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A trust beneficiary can hold either a vested interest or a contingent interest in assets held in a trust. The type of trust interest the beneficiary holds is dependent upon the terms the grantor put in place for the trust when it was created. There are many ways to structure a trust, but most structures are either fixed, discretionary or sequential beneficiary trusts.
Trusts always involve the grantor who sets up the trust, the trustee who manages it, and the beneficiary who eventually receives the benefit of the trust. The beneficiary is the only party who has any tangible interest in the trust. That interest can be a current or future equitable interest or a future contingent interest. Equitable interests are considered vested, which means that the beneficiary owns something that cannot be taken away from him even though he might not have access to it yet. A beneficiary can borrow money against a vested property interest.
A contingent interest is prospective and dependent upon some other occurrence to determine whether a beneficiary is entitled to anything under the trust. If the contingent interest in a trust is speculative and can be canceled, it is not vested or considered a property interest. An interest that is dependent upon an occurrence that will happen in the future without a doubt is considered to be subject to a contingency but is not itself contingent.
For example, the beneficiaries of a fixed trust are named and the proportion of the trust’s assets that each will receive is clearly indicated in the trust document. This distribution plan is part of the conditions of the trust and cannot be changed. The trust interest that each beneficiary holds is considered a vested property interest because each beneficiary will receive his share, even if it is at some date in the future.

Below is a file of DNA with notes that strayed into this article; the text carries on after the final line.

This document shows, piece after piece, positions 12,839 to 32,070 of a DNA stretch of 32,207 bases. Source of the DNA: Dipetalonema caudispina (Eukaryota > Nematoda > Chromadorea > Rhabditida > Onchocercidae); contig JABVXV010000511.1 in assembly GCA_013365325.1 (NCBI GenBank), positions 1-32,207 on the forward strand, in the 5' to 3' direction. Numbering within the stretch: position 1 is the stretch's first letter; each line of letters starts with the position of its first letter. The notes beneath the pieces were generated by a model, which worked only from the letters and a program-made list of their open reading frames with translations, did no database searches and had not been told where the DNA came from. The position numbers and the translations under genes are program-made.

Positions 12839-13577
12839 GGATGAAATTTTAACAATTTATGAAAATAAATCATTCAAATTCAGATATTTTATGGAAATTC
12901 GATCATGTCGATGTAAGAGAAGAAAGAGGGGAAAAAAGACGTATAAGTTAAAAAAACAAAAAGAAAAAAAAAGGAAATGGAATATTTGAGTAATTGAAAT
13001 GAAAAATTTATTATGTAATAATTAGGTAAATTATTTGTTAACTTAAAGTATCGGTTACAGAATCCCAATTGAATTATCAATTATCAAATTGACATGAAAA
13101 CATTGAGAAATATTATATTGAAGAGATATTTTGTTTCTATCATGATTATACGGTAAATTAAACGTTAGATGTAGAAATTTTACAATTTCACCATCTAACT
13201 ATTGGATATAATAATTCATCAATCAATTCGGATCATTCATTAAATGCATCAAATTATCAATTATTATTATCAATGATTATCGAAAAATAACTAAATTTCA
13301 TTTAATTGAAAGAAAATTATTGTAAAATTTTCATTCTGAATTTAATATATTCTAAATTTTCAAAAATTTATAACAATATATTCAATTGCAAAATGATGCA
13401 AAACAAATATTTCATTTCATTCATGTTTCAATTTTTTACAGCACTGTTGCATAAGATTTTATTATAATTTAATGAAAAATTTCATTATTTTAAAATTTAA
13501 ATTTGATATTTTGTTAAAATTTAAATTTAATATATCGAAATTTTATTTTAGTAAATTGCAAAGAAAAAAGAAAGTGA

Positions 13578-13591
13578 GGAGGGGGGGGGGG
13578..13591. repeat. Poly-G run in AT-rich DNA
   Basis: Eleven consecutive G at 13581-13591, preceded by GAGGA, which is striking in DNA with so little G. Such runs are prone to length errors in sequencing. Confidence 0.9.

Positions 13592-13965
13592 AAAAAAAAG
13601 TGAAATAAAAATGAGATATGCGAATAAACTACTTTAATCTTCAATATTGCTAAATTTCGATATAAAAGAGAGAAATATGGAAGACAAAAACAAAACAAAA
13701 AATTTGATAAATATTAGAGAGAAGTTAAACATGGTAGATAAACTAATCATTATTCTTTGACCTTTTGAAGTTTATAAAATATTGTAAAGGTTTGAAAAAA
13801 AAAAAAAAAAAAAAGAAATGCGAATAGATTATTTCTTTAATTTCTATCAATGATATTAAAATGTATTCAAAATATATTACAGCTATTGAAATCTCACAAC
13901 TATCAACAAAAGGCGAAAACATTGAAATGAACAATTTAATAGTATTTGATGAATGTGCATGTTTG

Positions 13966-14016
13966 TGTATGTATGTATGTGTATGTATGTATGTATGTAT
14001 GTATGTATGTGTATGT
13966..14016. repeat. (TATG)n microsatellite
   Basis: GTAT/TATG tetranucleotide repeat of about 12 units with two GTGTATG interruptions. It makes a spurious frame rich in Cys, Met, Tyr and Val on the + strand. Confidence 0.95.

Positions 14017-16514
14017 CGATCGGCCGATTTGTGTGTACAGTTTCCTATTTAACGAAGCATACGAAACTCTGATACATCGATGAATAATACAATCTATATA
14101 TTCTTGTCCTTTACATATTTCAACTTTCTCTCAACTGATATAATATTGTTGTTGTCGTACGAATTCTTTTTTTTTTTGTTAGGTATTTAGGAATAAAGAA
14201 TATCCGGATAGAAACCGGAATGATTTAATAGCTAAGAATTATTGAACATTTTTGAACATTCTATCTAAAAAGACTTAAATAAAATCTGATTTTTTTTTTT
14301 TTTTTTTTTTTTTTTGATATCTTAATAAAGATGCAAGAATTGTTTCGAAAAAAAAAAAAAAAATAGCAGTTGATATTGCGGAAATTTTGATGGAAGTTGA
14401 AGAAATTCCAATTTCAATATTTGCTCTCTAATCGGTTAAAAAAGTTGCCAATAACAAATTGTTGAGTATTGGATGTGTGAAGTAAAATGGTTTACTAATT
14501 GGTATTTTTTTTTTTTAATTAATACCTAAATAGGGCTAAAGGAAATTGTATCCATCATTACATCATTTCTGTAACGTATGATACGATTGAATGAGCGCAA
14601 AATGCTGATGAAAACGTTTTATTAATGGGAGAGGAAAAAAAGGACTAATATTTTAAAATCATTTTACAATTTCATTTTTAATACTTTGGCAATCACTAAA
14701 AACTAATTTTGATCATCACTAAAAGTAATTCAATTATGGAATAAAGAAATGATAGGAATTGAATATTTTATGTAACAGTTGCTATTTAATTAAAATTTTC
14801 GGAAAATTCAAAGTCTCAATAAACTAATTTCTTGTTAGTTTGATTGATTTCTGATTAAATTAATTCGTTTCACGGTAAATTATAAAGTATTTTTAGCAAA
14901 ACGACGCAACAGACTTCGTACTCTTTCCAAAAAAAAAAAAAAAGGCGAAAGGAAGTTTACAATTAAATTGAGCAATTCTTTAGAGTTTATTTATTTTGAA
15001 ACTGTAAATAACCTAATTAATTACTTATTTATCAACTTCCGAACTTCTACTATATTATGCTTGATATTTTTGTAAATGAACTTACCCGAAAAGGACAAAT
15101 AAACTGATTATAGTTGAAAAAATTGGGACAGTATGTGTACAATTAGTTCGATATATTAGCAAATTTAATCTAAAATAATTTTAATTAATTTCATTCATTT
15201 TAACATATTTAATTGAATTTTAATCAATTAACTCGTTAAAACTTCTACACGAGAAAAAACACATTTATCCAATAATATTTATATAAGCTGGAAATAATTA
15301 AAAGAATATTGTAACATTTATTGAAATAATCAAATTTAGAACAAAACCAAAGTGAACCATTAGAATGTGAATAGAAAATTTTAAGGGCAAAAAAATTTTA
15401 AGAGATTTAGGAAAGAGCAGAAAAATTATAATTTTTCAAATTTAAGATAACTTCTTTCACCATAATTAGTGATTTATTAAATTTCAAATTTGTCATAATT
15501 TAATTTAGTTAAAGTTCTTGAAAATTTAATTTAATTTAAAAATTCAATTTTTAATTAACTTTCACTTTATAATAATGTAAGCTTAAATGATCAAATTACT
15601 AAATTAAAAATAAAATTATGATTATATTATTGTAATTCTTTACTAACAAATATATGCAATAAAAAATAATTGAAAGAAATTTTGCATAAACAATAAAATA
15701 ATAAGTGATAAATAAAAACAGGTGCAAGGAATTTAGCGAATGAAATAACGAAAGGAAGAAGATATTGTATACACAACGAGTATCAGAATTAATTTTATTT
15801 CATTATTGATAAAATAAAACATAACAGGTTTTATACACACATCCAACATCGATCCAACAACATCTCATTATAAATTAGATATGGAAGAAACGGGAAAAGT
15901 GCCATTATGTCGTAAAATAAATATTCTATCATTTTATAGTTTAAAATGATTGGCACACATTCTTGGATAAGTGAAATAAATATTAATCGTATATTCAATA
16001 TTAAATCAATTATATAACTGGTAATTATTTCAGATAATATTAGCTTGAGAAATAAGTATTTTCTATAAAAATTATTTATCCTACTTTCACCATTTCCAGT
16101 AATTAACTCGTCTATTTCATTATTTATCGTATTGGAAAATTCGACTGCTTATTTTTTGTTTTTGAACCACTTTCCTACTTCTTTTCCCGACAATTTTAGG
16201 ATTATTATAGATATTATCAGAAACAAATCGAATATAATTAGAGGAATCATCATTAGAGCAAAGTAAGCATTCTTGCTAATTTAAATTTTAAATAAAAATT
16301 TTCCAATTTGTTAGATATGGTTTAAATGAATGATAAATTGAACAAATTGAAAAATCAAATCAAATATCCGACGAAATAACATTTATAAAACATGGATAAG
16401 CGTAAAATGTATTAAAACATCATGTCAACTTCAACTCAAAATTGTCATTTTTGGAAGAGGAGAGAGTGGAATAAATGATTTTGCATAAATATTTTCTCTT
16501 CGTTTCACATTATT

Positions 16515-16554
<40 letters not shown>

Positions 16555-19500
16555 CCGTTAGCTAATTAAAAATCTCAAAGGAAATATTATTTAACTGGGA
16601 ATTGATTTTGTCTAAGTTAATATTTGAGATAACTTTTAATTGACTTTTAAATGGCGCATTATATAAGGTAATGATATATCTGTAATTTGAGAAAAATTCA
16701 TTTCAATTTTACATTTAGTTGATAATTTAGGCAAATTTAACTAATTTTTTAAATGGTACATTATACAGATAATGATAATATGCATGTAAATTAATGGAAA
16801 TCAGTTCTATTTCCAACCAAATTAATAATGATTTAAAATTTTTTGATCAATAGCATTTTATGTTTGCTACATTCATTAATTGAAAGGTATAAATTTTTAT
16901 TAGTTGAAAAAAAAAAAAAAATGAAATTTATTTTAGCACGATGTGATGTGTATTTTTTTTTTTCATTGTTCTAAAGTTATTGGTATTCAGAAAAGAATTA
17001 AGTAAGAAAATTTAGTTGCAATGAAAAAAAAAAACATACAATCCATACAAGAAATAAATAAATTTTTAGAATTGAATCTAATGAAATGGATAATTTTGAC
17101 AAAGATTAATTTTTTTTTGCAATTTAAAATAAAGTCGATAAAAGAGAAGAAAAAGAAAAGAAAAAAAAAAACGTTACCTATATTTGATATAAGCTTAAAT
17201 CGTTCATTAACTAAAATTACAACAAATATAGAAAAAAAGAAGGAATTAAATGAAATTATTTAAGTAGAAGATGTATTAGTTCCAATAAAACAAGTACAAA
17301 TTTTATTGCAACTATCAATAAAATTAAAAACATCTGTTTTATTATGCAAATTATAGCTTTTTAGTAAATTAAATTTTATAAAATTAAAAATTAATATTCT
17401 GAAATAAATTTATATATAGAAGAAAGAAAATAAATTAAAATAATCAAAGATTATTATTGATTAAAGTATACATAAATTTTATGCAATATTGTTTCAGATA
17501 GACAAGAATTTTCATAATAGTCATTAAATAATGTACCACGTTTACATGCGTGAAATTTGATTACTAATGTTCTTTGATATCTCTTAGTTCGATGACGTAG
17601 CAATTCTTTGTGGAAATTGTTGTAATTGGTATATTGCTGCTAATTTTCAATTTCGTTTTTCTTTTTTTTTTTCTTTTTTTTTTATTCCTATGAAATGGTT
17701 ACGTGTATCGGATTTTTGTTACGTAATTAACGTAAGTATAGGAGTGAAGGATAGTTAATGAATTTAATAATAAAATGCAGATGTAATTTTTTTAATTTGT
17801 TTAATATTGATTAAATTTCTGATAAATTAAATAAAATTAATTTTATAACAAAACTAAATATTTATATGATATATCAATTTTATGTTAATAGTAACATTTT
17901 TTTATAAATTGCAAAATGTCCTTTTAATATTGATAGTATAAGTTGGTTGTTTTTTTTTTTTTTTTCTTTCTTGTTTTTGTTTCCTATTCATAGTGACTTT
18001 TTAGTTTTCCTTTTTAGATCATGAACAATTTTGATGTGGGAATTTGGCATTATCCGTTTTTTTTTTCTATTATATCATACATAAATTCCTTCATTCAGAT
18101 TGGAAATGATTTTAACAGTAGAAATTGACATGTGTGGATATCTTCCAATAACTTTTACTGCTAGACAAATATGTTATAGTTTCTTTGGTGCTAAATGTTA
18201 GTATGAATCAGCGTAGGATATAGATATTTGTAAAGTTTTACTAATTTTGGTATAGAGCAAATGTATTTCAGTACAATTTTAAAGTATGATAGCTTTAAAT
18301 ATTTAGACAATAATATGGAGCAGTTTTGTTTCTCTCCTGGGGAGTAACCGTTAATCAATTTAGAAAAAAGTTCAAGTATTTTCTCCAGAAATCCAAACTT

A discretionary trust names eligible beneficiaries but leaves it to the trustee to determine who actually receives trust funds and in what proportion. Since the beneficiaries of a discretionary trust may or may not receive anything at all, their trust interest is contingent rather than vested. They hold no property interest in the trust until the trustee actually allocates funds to them.
Trusts with sequential beneficiaries have a combination of trust interest that has both vested and contingent aspects. For example, if a grantor places a house in trust and allows his wife the exclusive use of the house for her lifetime and then distributes the house from the trust to the kids upon her death, the wife has a vested trust interest as a life tenant and the kids have a vested interest in the remainder that is subject to a contingency. Since the kids are identified beneficiaries that will definitely receive the property at some point even though they have to wait for a current interest to expire, their trust interest is certain and considered a vested property interest.
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